Wednesday, November 25, 2009


Some say that Louisa May Alcott wrote two perfect poems; one to her mother and the other on Thoreau's flute. She referred to him as a "large-hearted child". He was her botany instructor. Can you imagine exploring the wildside of Concord with "the genius of the fields"? In November of 1862 at the age of 30 Louisa volunteered as an army nurse in a Civil War hospital. She wrote, "I love nursing" and "I want new experiences." But she contracted typhoid fever and was returned home after 6 weeks of service. She never fully regained her health due to the deadly mercury compounds used in those days to fight fever. Native people used a natural and harmless remedy found in the inner bark of the willow to fight fever and reduce pain. Too bad no one consulted them. As a result her short life was full of pain. Louisa praised the prose of Ralph Waldo Emerson and the poetry of Henry Wadsworth Longfellow. Her father wrote of her, "I press thee to my heart, as Duty's faithful child." Born in 1832 she died in 1888 (56) with many more stories still stewing in her brewing mind. One that she spoke of was "The Philosopher's Wooing" which referred to Thoreau.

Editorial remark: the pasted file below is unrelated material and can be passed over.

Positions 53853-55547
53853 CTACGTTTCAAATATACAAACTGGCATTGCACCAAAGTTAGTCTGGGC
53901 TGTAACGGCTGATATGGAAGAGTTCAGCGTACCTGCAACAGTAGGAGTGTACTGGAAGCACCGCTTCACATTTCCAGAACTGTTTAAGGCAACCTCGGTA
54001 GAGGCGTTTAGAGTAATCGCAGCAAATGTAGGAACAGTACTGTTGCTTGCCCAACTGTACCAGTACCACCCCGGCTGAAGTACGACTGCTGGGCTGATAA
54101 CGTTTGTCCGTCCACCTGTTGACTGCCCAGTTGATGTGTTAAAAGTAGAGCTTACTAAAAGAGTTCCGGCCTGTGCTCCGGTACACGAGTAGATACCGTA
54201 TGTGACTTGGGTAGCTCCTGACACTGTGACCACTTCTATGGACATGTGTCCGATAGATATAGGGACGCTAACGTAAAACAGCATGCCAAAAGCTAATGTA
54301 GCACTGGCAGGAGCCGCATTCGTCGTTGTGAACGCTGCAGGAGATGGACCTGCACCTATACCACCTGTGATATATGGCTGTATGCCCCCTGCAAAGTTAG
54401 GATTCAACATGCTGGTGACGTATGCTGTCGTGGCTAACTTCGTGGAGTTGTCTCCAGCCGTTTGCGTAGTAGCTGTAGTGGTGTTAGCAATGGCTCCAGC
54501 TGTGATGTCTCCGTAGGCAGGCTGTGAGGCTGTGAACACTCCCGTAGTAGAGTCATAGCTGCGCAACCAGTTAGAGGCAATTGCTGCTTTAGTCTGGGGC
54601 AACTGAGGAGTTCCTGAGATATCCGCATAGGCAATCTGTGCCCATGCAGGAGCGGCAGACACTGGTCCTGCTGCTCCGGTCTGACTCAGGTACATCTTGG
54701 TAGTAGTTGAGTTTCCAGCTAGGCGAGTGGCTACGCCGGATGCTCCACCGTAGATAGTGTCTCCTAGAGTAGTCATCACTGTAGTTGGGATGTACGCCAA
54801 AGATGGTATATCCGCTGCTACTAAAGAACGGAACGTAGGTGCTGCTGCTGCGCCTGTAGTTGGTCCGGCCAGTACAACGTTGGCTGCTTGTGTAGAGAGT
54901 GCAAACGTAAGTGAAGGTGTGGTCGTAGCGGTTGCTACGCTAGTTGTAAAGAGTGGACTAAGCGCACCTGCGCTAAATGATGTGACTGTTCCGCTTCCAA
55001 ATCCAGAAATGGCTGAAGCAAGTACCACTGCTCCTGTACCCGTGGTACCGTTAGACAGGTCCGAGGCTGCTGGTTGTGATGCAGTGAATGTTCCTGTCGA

I can certainly understand her head full of stories and a strong desire to write them out. I don't want to carry my stories to the grave either. Although there is no crying public demanding a feast of Dunn tales I go on writing. I'm just another starving artist.
When I visited the Willa Cather Pioneer Memorial at Red Cloud, Nebraska, March 2000, I purchased a collection of her short stories and "Willa Cather on Writing". Willa is able to reveal the deeper significance of her subjects and characters without grabbing me by the collar and dragging my nose through it. She doesn't always make me happy but she moves me deeply. With her there is no trivial event or emotion because she valued the humanity of her readers. Stephen Tennant warned us to beware "a souless book - a vigorous circumstantial record of worthless people who have lived in vain." Willa prefaced Sarah Orne Jewett's short story collection with warm words. Her admiration of Sarah glowed in her prose. "(She) wrote of the people who grew out of the soil..." She once told Willa "that her mind was full of dear old houses and dear old women..."
My mind too is a beautiful old country peopled by dear ones who want to get out on the pages before it is too late. Why? One might wonder, do you believe that you have anything significant to contribute to the enormous body of modern literature? I believe I can present a perspective that is unique to me and will be valued in the future. Perhaps even prized and lavished with praise. Pilgrims will visit my grave and leave their velvet gloves on my tombstone. Perhaps.

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